More doses bought for PH, good for 92M
MANILA, Philippines — The Philippines has increased its Covid-19 vaccine orders to 178 million doses, enough for 92 million citizens, according to Finance Secretary Carlos Dominguez.
The government initially planned to vaccinate more than 70 million adult Filipinos for its immunization drive and sought to procure 148 million doses of Covid-19 vaccines.
But now, the government is buying more shots, in case there would be delays, Dominguez said.
“We have negotiated for 92 million because we have read in newspapers that there have been slippage, delays in delivery. There’s delay in Europe, there’s delay in the US. So to be safe, we have, we are negotiating more, more than what we need of 70 million,” Dominguez said in a meeting with the President on Monday.
Ready to buy
Delays are expected in production, not because of any lapse on the part of the Philippines, which has the money and is ready to buy the shots, he said.
The government will buy vaccines from AstraZeneca, Pfizer, Novavax, Moderna, Johnson & Johnson, and Sinovac, he said.
Some of the vaccines need to be administered in two doses, while others are single-shot jabs.
Dominguez said the vaccines would be procured through partnerships with the local governments, partnerships with the private sector, and the multilateral approach, which includes funding from international bodies and the global procurement pool COVAX .
The Philippines is launching its vaccination program this month and expects to receive an initial 3 million doses for the rollout, according to Secretary Carlito Galvez, who handles vaccine procurement for the program.
Speaking at the same meeting with the President, Galvez said 117,000 doses of the Pfizer vaccine from COVAX were expected to arrive this month, while 5.5 million to 9.3 million doses of the Astrazeneca vaccine would be delivered in the first and second quarters of the year.
The first batch of vaccines will be given in the first quarter to 1.7 million to 2 million health-care workers, who are the most vulnerable and must be protected to keep the country’s health service from collapsing, Galvez said.
Also intended to be vaccinated in the first quarter are vulnerable groups and government front-line workers, such as vaccinators, police, and soldiers.
To be vaccinated in the second quarter are the indigent population and workers in food production and public transportation whose protection will keep the economy going and increase consumer confidence, Galvez said.
The full rollout of the vaccination program will be in the third quarter, when the priority essential workers, priority geographic areas, and poor communities will be inoculated, he said.
The remaining population will be vaccinated in the fourth quarter when the government expects to complete the immunization of 50 million to 70 million Filipinos, Galvez added.
But the government is also negotiating with the manufacturers for earlier delivery of vaccines so that the program can be fully rolled out in the second quarter, he said.
Galvez also said he had signed five term sheets with vaccine manufacturers and locked in 106 million to 108 million doses.
He expects to conclude the supply agreements and make the contracts final by mid-February, he said.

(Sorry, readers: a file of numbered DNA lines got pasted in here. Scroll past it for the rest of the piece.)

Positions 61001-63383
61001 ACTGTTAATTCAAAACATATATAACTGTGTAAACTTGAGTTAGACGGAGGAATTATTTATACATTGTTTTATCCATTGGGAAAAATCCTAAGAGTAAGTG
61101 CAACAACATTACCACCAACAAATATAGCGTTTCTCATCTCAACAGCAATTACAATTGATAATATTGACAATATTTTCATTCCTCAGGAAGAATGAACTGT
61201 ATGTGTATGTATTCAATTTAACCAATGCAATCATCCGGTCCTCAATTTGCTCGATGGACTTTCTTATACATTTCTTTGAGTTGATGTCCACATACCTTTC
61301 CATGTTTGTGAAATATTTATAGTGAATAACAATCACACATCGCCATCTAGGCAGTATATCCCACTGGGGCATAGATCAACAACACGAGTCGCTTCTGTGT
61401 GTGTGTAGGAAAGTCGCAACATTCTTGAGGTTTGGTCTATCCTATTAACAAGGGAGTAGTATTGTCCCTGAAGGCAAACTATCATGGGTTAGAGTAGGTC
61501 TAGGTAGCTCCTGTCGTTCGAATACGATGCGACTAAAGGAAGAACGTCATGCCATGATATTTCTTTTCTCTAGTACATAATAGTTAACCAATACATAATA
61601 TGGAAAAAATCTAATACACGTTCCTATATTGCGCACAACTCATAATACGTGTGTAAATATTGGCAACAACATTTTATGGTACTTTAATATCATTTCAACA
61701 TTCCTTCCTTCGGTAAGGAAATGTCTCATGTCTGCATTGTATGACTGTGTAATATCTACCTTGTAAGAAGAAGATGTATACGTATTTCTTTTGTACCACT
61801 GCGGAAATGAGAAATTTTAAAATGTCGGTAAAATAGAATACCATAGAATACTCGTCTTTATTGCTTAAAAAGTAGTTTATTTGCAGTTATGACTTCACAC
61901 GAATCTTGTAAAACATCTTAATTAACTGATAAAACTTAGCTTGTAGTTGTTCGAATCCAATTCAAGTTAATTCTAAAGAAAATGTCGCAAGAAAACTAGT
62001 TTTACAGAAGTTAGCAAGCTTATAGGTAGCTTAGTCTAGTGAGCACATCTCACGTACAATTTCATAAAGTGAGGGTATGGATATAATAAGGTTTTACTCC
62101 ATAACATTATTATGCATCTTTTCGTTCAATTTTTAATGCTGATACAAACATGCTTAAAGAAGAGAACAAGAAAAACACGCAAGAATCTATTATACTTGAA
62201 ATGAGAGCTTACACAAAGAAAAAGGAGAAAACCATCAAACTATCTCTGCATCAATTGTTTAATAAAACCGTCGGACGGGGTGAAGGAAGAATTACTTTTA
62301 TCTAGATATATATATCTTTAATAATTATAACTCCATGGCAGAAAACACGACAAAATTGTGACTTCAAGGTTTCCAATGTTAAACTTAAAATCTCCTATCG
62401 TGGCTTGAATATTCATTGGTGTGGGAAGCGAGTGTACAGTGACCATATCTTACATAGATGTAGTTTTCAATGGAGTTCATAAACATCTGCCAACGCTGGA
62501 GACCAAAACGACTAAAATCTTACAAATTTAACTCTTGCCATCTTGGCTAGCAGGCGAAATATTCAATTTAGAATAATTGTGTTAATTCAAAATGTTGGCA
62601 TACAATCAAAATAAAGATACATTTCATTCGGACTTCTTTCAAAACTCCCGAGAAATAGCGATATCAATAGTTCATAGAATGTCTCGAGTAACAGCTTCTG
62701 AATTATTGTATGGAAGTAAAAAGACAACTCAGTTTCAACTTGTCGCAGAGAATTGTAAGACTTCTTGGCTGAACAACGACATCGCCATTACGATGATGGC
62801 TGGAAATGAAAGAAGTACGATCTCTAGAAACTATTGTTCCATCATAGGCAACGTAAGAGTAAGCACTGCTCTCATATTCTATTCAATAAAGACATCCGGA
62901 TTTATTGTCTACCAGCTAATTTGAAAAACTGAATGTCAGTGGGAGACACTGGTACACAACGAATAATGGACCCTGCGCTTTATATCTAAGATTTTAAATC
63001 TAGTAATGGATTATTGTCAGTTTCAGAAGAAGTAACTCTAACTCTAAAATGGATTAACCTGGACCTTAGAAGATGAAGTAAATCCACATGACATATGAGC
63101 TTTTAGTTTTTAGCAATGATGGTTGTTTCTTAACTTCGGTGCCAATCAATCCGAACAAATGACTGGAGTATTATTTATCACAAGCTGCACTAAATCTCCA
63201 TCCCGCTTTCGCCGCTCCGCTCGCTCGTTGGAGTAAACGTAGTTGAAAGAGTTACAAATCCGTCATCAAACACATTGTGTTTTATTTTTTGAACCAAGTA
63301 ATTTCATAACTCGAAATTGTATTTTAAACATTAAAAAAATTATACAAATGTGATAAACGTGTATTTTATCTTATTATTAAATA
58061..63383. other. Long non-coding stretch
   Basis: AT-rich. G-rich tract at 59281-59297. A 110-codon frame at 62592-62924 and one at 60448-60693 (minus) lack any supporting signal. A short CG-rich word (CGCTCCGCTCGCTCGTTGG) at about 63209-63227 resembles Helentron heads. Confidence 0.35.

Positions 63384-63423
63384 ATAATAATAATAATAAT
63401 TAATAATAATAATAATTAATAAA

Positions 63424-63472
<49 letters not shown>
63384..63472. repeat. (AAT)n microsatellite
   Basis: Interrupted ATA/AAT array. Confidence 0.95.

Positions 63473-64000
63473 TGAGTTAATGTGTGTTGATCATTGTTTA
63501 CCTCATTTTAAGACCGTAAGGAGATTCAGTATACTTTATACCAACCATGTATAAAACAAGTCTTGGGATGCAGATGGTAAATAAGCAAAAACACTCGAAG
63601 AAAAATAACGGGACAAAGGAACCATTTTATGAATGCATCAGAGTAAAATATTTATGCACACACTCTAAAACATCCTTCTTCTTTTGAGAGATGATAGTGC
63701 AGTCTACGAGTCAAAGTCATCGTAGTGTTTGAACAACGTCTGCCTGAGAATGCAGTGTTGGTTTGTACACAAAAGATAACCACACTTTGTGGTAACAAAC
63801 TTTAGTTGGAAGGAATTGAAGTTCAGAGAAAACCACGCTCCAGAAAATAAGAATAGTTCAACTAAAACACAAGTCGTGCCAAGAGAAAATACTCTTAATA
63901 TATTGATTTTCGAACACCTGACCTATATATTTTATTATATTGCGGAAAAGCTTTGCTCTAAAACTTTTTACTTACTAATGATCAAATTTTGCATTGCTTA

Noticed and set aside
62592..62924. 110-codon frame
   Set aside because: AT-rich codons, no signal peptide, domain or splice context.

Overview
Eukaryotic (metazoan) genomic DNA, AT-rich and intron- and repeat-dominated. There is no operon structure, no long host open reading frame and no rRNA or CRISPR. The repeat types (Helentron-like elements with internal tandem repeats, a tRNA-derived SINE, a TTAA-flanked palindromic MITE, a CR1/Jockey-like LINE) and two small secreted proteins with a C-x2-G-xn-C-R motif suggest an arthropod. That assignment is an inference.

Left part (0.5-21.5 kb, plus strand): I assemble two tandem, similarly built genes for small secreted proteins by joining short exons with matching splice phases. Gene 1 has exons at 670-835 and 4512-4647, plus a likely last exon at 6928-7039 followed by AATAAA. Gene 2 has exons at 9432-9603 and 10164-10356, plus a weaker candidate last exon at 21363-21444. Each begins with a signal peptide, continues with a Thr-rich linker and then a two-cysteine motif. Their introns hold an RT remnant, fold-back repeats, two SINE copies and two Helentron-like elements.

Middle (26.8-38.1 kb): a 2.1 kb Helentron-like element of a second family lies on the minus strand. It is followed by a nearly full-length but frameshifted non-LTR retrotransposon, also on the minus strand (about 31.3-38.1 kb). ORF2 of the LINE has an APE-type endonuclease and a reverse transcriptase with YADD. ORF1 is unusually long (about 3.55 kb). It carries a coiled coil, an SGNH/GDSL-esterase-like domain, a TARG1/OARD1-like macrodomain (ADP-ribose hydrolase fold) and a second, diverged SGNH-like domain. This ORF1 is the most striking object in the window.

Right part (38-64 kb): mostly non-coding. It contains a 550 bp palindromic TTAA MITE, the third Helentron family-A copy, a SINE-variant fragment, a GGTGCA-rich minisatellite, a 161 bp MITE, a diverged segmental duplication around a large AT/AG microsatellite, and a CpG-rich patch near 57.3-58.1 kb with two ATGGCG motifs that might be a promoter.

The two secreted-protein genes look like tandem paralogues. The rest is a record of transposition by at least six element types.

The Department of Health (DOH) is meeting with representatives of Pfizer and AstraZeneca this week to determine the actual storage requirements and shelf life of their vaccines.
The Pfizer and AstraZeneca vaccines are the first to receive emergency use authorization from the Food and Drug Administration.
But Ariel Valencia of the DOH cold chain and logistics management group on Tuesday gave an assurance that the Research Institute for Tropical Medicine (RITM) has enough storage capacity to handle at least the first batch of vaccines from COVAX arriving this month.
Valencia said RITM had five ultralow freezers, each of which could store 48,000 vials.
Each vial usually contains about five doses, he said.
The DOH is bidding out a P1 billion contract for a third-party service provider for the national vaccination program.
Valencia said several companies had submitted bids and these were now with the DOH bids and awards committee.
Local officials have raised concerns about storing and transporting vaccines from Metro Manila to the provinces and the islands.
Isabela Gov. Rodolfo Albano III said at a meeting of the Union of Local Authorities of the Philippines on Tuesday that his province not only could not afford the more expensive brands of vaccine, but also ultralow temperature freezers. These equipment are needed to store vaccines in places with high temperatures, like Isabela.
Valencia said most local governments already have freezers, but only for vaccines that required storage in 2 to 8 degrees Celsius.
“The [problem is storing vaccines that require negative 70 to negative 80 degrees] Celsius,” he said.
Several cities in Metro Manila and Laguna province, he said, have tapped private companies for vaccine storage.
The Philippines has seen a spike in coronavirus infections in recent weeks.
On Monday, the DOH reported 1,583 new infections, bringing the overall number of confirmed Covid-19 cases in the country to 528,853.
The DOH said 49 more patients had recovered, raising the total number of Covid-19 survivors to 487,611. But the death toll rose to 10,874 with the deaths of 67 more patients.
The deaths and recoveries left the country with 30,368 active cases, of which 89 percent were mild, 5.3 percent asymptomatic, 0.54 percent moderate, 2.5 percent severe, and 2.7 percent critical. —WITH A REPORT FROM PATRICIA DENISE M. CHIU
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